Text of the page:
Life is moving a little faster in the anti-piracy effort these days, it seems.

English: Flag of pirate Edward England Polski:...

Flag of the pirate (Photo credit: Wikipedia)

Barely two months have passed since streaming music service Aurous reared its ugly head, when it set alarm bells ringing at record labels. Their prompt legal warnings at the time has us bid a tongue-in-cheeck “Adios Aurous!

Well, that turned out to be more a prophecy than a pun, as Aurous and its Florida-based founder, Andrew Sampson, consented to a settlement with the Recording Industry Association of America (RIAA) and those major labels it represents.  The announcement confirms the termination of all activities for the illegal music site, which masqueraded under the usual excuses of providing artistic exposure and consumer-friendly

The announcement confirms the termination of all activities for the illegal music site, which masqueraded under the usual excuses of providing artistic exposure and consumer-friendly access to the latest music, while really it was linked to a money-making subscription scheme for another piece of software.

RIAA Chairman and CEO Cary Sherman summed up the decision perfectly with the following statement:

“We hope this sends a strong signal that unlicensed services cannot expect to build unlawful businesses on the backs of music creators.”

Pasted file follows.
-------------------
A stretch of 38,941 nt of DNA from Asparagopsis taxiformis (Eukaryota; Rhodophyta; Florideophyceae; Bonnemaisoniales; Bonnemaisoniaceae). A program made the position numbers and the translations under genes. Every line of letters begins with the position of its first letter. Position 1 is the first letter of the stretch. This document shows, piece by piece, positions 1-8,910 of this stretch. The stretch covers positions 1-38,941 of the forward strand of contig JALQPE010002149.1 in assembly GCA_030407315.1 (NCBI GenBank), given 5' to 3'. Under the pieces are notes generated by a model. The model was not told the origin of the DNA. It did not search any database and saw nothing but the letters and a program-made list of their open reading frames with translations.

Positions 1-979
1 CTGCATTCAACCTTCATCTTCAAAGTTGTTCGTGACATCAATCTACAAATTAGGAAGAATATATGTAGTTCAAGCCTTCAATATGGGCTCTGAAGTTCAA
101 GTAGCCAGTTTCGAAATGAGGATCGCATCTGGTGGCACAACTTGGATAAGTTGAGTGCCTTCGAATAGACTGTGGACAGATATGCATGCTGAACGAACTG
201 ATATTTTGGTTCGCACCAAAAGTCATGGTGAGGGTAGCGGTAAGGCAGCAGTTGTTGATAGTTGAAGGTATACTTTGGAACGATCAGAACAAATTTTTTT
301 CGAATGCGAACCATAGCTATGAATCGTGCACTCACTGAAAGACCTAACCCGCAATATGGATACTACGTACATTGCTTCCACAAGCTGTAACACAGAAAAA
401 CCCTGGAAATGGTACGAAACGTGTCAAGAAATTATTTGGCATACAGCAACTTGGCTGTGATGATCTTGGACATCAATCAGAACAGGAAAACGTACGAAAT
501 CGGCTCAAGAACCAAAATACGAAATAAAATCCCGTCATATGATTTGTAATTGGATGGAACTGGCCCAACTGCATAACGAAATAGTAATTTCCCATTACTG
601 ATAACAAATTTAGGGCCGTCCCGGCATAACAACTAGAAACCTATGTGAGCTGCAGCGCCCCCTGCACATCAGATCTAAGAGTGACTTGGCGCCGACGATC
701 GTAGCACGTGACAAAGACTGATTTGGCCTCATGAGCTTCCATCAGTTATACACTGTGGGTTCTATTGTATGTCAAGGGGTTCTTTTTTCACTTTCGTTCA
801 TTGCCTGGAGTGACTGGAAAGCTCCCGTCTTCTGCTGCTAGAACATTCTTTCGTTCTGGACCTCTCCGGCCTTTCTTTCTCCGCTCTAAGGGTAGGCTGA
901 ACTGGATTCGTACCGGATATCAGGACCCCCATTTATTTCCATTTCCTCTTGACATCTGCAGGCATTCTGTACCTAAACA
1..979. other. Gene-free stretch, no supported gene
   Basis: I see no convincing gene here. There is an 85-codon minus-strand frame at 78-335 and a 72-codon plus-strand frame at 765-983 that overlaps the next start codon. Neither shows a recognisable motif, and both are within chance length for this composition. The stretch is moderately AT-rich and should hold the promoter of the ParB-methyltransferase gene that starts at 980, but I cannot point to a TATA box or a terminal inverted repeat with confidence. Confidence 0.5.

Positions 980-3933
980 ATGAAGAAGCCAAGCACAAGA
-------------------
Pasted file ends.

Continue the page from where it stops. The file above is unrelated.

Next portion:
It seems crazy that we have to keep saying this, but no-one should be able to build a business by offering up the work of others  without having their permission. The only reason that some get away with it for as long as they do is by operating across international borders, but even then we find that authorities will always catch up with the pirates in the end.

If you want to get into the digital content business, here’s a challenge: use new technology and channels to create a truly innovative service that provides licensed content in a way that fans can’t find it anywhere else. That would be innovation!

Services like Aurous, and all the piracy sites that have come before it, are not innovative. Stealing content isn’t innovation, it’s a crime. The more start-ups that understand this from the outset and choose to build their business in a legitimate way, the better it will be for both owner, creators, and consumers in the long run.